*India’s rising medical devices imports hurt small and medium units | Business Standard News

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China accounts for about one-fifth of FY22 numbers; 41% surge overall

medical devices

The reason Chinese imports rose is that several traders realised that it was cheaper to import finished products rather than critical raw material.

India’s medical devices imports surged 41 per cent to touch Rs 63,200 crore in 2021-22, led by a 48 per cent year-on-year (YoY) jump in imports from China to Rs 13,538 crore, the commerce ministry data analysed by the Association of Indian Medical Device Industry (AiMeD) has showed.

Local industry players say this has led to several small and medium units to shut shop.

Rakesh Vaid of Usha Fabs, a garments exporter, had started making N95 masks in his Gurgaon factory during the peak of the Covid-19 pandemic. Vaid invested around Rs 5 crore to set up a manufacturing line, and he took care “to ensure production happened in a highly sanitised environment free from pathogens”. His unit closed down sometime back, and Vaid does not even have buyers for the plant and machinery. “There is no demand to buy machinery that makes N95 masks. Second, we cannot compete with China both in the domestic as well as exports market,” Vaid told Business Standard.

The local industry cannot compete with cheaper Chinese imports, he said, adding that there was no quality regulation for these consumable and disposable products in India. “It is not mandatory to have an ISI mark, so practically, anything can be sold in the market,” he said.

Units making masks, PPE kits, thermometers, and gloves mushroomed during the pandemic as demand went through the roof. Rajiv Nath, forum coordinator, AiMeD, an umbrella organisation of domestic medical device makers, said that from 1,200 units, the numbers had gone up to 1,800 during the peak of the pandemic.

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“Slowly, units started to shut down and imports from China kept on rising. Now, it is estimated that there are around 1,500 such units, and more are on the verge of closing down,” Nath, who is also the managing director of Hindustan Syringes and Medical Devices (HMD), said.

Capacity utilisations had dropped by the October-December quarter of 2021-22. From the peak utilisation levels of 100 per cent, by November 2021, around 33 per cent, or one-third of India’s medical devices making capacity, was lying idle. As such, India imports nearly 80 per cent of its medical devices requirements.

India imported medical devices worth Rs 4,418 crore from China in 2017-18, whereas its imports from the US was worth Rs 7,692 crore then. Slowly but steadily, China’s exports to India grew, jumping by 75 per cent in 2020-21, the pandemic-hit year, when it overtook the US. In 2021-22, Chinese imports grew on a high base of the previous year, touching Rs 13,538 crore.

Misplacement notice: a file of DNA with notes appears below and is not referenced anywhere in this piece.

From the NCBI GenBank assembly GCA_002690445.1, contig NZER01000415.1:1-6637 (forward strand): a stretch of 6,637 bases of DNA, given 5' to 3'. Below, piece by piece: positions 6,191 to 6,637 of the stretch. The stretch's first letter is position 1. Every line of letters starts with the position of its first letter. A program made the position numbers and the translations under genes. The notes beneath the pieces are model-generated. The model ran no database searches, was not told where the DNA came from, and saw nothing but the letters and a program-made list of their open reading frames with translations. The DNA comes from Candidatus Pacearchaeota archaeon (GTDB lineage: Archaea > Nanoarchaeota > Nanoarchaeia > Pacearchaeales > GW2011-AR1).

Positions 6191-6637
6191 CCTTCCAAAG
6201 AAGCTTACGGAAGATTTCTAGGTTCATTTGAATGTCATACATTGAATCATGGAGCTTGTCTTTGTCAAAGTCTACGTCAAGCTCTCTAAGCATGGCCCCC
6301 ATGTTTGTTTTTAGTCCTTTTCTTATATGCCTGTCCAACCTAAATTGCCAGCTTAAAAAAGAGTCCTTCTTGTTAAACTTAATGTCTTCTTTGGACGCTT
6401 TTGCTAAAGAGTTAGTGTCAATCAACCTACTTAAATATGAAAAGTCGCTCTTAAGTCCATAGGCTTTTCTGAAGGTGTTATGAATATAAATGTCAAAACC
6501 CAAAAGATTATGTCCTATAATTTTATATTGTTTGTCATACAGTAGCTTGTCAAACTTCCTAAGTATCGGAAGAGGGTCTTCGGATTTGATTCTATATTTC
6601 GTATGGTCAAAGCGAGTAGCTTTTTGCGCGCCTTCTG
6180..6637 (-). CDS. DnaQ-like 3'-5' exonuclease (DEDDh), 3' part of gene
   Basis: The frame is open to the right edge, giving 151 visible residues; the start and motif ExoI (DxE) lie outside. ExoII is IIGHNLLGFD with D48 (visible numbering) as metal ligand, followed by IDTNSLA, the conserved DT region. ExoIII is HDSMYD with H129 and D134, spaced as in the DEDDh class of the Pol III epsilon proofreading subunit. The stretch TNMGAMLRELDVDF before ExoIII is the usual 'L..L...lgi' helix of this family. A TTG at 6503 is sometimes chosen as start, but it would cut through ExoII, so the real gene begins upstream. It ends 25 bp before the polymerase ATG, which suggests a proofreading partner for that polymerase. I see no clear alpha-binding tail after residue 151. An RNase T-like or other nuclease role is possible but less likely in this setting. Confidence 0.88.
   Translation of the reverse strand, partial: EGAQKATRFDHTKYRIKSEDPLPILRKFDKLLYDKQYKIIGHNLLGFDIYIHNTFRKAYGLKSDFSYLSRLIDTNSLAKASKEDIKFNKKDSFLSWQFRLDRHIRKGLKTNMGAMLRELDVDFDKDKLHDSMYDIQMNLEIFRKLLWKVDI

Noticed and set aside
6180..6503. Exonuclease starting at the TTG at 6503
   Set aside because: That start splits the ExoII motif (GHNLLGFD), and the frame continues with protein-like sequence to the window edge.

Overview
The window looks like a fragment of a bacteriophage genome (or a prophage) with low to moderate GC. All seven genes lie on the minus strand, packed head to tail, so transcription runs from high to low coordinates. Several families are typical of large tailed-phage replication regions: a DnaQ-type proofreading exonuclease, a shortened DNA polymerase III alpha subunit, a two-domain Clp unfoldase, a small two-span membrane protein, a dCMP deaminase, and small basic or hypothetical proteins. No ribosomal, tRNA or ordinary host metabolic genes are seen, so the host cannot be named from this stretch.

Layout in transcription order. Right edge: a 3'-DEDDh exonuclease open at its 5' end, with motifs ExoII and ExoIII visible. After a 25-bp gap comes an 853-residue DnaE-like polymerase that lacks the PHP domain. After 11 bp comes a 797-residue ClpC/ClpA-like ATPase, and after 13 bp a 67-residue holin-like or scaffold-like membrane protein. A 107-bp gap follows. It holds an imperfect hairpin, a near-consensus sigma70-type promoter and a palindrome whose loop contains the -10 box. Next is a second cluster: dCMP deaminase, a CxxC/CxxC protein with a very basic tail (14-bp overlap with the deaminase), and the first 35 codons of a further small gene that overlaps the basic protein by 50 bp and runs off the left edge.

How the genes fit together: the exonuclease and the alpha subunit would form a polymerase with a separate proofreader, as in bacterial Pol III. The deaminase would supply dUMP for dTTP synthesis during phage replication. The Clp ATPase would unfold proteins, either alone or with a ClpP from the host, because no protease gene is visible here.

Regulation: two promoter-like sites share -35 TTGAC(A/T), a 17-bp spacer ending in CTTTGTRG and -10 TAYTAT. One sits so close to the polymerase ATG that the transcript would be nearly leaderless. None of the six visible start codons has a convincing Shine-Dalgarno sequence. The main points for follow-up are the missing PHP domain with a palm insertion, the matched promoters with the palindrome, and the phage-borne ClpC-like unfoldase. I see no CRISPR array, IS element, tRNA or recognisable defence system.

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Imports of higher value goods are rising too. In 2016-17, consumables accounted for 41 per cent of India’s medical devices imports. Now, electronics and equipment account for 64 per cent of all medical device imports. It has grown sharply from a 35 per cent share in 2016-17.

Nath says the NITI Aayog and the Department of Pharmaceuticals recognise that Indian manufacturers have a 12-15 per cent disability factor in manufacturing medical devices in India. “Unless that is neutralised, one cannot have a reduction in imports, as was in the case of consumer electronics, including mobile phones and even in the toy industry,” he said.

At present, the duty on Chinese imports ranges from zero to 25 per cent, but the bulk of the items are in the 7.5 per cent category.

The industry feels banning imports from China may not be easy. “The government cannot really ban imports as the local industry will also suffer as we are dependent on China for components. We have 80 per cent local content. If imports are stopped, then our production will come to a halt. Our dependence on China is low; even then we would need to import some components,” said an electronics medical device maker.

The reason Chinese imports rose is that several traders realised that it was cheaper to import finished products rather than critical raw material.

“We need melt-blown fabric for making masks. We don’t have self-sufficiency for this critical component. When there is a shortage and high demand in the market, the imports increase. When these importers realise that if they import the finished product (mask) from China, it is much cheaper than importing the raw material and making it here, then such imports typically increase,” a Tamil Nadu based mask-maker admitted.

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